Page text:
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Tom Garrison, owner of the Stoneleigh P Bar, remembers 50 years of beers, burgers and being eclectic

Tom Garrison, owner of the Stoneleigh P, will be celebrating the bar's 50th Anniversary Saturday night
Lisa Bachman Hand
Tom Garrison, owner of the Stoneleigh P, will be celebrating the bar's 50th Anniversary Saturday night

"I got hit once by a woman from South Carolina because I called her a Yankee for wanting ketchup on her burger."

Anyone who's ever lived or worked in the Uptown area of Dallas is familiar with the Stoneleigh P -- the quirky bar and restaurant at the corner of Wolf and Maple Streets.

At first glance it looks like just another neighborhood bar, but The P's reputation extends far beyond the Dallas city limits.

In addition to welcoming musicians, artists and ordinary folk (like generations of KERA staffers), the humble watering hole has also been a hangout for actors, athletes, oil magnates and even a future president.

The P celebrates its Golden Anniversary on Saturday. Plans call for a big party with all the trimmings, but shortly after the birthday celebration owner Tom Garrison and his daughter Laura will be making plans to relocate the bar.

We caught up with Tom ahead of The P's big bash to talk about the incredible longevity of the bar and its role in Dallas history.

Where did the idea for the Stoneleigh P come from?

Well, I was on my way to the lawyer-- getting away from [restaurateurs] Gene Street and Phil Cobb -- and I saw this vacancy at the Red Jacket Club across from the Stoneleigh Hotel. So we we made a deal to take the Red Jacket. I was going to do it Max's Kansas City-style with jazz and all that. And then we got to working on it, and I went up to the pharmacist at the drugstore next door and I said, "You're not interested in selling, are you?" And he said, "Yes." And the rest is history.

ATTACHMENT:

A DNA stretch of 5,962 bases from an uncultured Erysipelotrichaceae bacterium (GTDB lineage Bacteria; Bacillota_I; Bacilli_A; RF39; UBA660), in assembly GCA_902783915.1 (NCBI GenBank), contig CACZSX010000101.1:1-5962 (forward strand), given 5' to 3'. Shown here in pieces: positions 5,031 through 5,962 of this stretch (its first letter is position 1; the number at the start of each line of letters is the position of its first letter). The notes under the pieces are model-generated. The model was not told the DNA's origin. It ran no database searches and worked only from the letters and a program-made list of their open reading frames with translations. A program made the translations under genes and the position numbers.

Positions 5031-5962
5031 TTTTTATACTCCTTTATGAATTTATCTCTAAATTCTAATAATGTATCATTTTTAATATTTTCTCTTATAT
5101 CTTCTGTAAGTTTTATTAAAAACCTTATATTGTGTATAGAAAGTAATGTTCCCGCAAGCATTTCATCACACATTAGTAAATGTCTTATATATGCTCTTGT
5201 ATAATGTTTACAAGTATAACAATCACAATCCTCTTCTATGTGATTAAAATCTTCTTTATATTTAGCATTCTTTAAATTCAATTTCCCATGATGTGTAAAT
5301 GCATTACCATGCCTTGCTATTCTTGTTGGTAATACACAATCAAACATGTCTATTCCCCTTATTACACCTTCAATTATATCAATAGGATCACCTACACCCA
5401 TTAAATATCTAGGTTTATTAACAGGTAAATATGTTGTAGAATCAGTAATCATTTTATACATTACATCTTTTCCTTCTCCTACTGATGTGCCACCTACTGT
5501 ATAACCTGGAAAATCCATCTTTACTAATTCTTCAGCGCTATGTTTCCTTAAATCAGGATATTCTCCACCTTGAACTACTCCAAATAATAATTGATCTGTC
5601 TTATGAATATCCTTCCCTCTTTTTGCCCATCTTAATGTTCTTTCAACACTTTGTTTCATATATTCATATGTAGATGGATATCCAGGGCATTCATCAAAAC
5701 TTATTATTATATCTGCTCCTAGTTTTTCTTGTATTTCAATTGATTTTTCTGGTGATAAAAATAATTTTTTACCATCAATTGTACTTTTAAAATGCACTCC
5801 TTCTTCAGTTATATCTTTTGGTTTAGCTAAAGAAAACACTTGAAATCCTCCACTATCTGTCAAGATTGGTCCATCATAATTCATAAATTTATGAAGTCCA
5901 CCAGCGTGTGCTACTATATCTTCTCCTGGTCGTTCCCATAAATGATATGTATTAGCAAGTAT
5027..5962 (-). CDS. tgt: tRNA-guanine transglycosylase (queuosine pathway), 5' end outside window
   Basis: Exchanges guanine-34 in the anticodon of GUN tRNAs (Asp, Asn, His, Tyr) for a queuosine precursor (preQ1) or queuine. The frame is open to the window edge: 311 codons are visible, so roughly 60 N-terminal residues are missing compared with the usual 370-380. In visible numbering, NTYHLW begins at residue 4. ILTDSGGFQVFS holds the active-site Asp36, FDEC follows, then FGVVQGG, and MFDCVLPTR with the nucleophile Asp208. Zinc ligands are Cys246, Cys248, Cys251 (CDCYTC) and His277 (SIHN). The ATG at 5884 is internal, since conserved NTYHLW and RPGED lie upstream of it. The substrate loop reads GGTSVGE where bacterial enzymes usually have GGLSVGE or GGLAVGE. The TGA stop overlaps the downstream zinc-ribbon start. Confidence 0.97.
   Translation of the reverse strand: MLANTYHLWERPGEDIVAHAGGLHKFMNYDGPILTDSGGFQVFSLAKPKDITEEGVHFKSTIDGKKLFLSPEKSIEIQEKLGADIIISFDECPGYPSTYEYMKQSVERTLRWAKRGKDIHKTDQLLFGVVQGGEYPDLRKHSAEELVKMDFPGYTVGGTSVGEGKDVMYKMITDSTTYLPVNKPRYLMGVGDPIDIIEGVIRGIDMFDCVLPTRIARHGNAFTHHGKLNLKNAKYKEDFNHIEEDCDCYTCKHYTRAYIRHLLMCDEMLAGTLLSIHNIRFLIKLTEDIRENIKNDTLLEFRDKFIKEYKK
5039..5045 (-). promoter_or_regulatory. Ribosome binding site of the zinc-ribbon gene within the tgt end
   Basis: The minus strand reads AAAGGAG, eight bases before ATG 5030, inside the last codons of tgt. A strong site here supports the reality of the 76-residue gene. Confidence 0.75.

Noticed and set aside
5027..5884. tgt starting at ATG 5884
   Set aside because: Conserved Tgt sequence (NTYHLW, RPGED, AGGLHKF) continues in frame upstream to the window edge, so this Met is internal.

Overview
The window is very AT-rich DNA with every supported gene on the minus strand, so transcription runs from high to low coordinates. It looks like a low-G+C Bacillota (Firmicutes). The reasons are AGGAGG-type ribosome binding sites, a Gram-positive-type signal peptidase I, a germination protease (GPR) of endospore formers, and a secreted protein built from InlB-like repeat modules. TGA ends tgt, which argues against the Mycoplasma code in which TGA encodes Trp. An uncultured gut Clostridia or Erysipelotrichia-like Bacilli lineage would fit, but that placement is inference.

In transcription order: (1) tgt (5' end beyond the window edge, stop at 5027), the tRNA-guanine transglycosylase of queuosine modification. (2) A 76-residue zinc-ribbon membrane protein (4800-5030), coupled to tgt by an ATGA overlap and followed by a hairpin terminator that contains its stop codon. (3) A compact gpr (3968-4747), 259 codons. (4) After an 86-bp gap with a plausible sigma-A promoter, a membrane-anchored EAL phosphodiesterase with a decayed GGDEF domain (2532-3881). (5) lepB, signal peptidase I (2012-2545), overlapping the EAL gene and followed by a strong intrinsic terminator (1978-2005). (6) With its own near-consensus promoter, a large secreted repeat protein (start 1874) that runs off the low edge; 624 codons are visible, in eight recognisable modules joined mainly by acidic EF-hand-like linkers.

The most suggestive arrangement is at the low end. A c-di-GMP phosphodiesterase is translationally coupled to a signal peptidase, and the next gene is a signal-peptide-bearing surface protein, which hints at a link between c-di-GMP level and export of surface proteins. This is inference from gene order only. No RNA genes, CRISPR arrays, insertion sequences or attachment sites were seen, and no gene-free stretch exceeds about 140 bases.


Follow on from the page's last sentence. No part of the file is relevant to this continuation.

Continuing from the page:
Originally it was an old Piggly Wiggly, and a steakhouse in the '40s. I've got pictures of it as a Piggly Wiggly with a little delivery truck in front.

So that building was a Piggly Wiggly back in the day?

There was a Piggly Wiggly and I think there was a barber shop and maybe a dry cleaner's later. There were about four or five different entities. The original Stoneleigh P was only 22 feet wide.

What's been the most memorial event since the Stoneleigh P opened in 1973.

Jimmy Carter started his campaign here after Channel 13 interviewed him on Newsroom. They interviewed him down there—mostly about integration in Dallas. And he told them how he did it in Georgia.

A friend of mine wanted to do a fundraiser down here for him. I bought 24 people and they raised enough money for him to fly back to Atlanta. His son came back the next day and used our phone booth and raised the rest of the money for the campaign. I said to Carter, "You know, I'm a kamikaze liberal, don't worry about my vote. Just get my dad, who is a Southern Baptist, to vote for you." So from then on, he started playing well.

Even Thomas Wicker, the writer for the "New York Times," picked up that story of Carter's first visit to Dallas.

What's one thing you always wanted to include on the menu but didn't?

Well, for a long time it was ketchup. I didn't have a fryer so I didn't have fries. So I said, "Well, I don't need ketchup."

I got hit once by a woman from South Carolina because I called her a Yankee for wanting ketchup on her burger. But along about three, four ago the kids said, "Sooner or later, we're going to have fries and ketchup." So we made room for the fries and then ketchup. And the rest is history.

I think the lore was that you hated ketchup.

People would catch me at a restaurant using it and then harass me about it. [LAUGHS]

Anything else that was special on the menu?